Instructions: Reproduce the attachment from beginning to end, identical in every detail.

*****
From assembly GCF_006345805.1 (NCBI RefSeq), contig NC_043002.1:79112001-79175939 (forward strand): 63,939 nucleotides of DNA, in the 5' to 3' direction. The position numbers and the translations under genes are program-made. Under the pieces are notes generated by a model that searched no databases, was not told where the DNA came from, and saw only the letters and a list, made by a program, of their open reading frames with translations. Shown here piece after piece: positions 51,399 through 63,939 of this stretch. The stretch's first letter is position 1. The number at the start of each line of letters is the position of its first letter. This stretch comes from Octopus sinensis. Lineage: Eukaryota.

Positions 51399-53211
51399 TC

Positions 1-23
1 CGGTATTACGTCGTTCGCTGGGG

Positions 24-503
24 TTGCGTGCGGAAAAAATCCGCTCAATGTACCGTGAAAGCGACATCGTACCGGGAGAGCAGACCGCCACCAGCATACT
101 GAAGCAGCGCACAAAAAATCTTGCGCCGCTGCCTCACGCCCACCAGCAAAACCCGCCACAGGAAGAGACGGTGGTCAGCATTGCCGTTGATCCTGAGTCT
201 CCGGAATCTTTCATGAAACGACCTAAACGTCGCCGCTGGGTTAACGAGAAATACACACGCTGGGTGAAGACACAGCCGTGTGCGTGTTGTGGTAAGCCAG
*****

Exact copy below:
From assembly GCF_006345805.1 (NCBI RefSeq), contig NC_043002.1:79112001-79175939 (forward strand): 63,939 nucleotides of DNA, in the 5' to 3' direction. The position numbers and the translations under genes are program-made. Under the pieces are notes generated by a model that searched no databases, was not told where the DNA came from, and saw only the letters and a list, made by a program, of their open reading frames with translations. Shown here piece after piece: positions 51,399 through 63,939 of this stretch. The stretch's first letter is position 1. The number at the start of each line of letters is the position of its first letter. This stretch comes from Octopus sinensis. Lineage: Eukaryota.

Positions 51399-53211
51399 TC

Positions 1-23
1 CGGTATTACGTCGTTCGCTGGGG

Positions 24-503
24 TTGCGTGCGGAAAAAATCCGCTCAATGTACCGTGAAAGCGACATCGTACCGGGAGAGCAGACCGCCACCAGCATACT
101 GAAGCAGCGCACAAAAAATCTTGCGCCGCTGCCTCACGCCCACCAGCAAAACCCGCCACAGGAAGAGACGGTGGTCAGCATTGCCGTTGATCCTGAGTCT
201 CCGGAATCTTTCATGAAACGACCTAAACGTCGCCGCTGGGTTAACGAGAAATACACACGCTGGGTGAAGACACAGCCGTGTGCGTGTTGTGGTAAGCCAG